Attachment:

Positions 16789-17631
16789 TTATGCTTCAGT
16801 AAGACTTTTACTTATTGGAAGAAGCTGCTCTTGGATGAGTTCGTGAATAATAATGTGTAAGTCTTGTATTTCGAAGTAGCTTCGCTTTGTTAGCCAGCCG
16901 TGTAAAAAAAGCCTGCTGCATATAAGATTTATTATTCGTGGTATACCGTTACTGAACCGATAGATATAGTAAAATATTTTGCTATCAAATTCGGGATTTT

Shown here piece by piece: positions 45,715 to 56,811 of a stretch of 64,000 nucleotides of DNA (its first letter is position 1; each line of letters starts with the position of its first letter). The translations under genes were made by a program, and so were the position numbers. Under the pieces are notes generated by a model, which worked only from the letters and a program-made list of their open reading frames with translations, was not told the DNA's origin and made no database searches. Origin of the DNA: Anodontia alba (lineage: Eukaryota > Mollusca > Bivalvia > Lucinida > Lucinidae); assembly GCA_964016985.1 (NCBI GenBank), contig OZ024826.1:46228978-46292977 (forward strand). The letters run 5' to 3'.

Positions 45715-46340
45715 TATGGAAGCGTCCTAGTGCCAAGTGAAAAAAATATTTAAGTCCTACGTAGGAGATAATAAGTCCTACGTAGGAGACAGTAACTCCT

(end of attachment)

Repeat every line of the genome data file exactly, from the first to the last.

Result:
Positions 16789-17631
16789 TTATGCTTCAGT
16801 AAGACTTTTACTTATTGGAAGAAGCTGCTCTTGGATGAGTTCGTGAATAATAATGTGTAAGTCTTGTATTTCGAAGTAGCTTCGCTTTGTTAGCCAGCCG
16901 TGTAAAAAAAGCCTGCTGCATATAAGATTTATTATTCGTGGTATACCGTTACTGAACCGATAGATATAGTAAAATATTTTGCTATCAAATTCGGGATTTT

Shown here piece by piece: positions 45,715 to 56,811 of a stretch of 64,000 nucleotides of DNA (its first letter is position 1; each line of letters starts with the position of its first letter). The translations under genes were made by a program, and so were the position numbers. Under the pieces are notes generated by a model, which worked only from the letters and a program-made list of their open reading frames with translations, was not told the DNA's origin and made no database searches. Origin of the DNA: Anodontia alba (lineage: Eukaryota > Mollusca > Bivalvia > Lucinida > Lucinidae); assembly GCA_964016985.1 (NCBI GenBank), contig OZ024826.1:46228978-46292977 (forward strand). The letters run 5' to 3'.

Positions 45715-46340
45715 TATGGAAGCGTCCTAGTGCCAAGTGAAAAAAATATTTAAGTCCTACGTAGGAGATAATAAGTCCTACGTAGGAGACAGTAACTCCT